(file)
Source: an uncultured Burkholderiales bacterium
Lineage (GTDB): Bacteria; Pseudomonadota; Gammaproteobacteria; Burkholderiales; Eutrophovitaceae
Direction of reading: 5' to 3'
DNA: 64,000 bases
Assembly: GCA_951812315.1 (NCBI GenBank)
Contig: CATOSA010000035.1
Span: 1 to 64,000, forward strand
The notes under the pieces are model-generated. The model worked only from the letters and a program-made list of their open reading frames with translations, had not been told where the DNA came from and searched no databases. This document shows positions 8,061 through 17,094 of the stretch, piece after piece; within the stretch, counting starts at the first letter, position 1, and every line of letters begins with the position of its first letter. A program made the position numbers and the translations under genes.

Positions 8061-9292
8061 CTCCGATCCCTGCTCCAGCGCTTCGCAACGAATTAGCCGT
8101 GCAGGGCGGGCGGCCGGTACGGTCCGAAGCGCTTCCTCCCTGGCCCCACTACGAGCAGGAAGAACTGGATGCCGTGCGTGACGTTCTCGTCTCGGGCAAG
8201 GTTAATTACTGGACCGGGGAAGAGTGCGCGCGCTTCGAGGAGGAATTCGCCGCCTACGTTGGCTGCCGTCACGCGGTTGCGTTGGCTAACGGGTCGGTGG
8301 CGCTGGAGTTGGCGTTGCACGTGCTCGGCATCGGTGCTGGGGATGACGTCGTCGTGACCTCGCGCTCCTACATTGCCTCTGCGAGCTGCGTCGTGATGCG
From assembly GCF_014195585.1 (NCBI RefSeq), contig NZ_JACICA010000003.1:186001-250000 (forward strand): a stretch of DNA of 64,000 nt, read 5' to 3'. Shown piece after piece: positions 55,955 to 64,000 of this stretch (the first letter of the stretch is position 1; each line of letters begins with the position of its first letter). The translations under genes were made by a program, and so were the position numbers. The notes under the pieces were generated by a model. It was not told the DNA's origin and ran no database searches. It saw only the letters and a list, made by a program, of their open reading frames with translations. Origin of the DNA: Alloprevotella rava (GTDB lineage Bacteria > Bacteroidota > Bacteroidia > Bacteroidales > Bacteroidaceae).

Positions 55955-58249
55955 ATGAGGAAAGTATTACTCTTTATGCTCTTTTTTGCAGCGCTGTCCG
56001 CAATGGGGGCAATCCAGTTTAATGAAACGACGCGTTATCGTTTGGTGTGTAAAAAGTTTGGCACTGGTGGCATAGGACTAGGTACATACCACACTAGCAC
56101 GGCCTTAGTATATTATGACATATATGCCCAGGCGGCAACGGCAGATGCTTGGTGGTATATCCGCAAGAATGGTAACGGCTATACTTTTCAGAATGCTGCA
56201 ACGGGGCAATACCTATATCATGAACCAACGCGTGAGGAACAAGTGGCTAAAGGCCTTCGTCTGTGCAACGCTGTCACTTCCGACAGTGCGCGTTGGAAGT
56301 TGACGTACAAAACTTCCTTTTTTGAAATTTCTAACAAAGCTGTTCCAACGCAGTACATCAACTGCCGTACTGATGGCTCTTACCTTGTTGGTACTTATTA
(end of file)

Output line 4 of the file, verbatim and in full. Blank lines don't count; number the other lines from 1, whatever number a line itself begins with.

DNA: 64,000 bases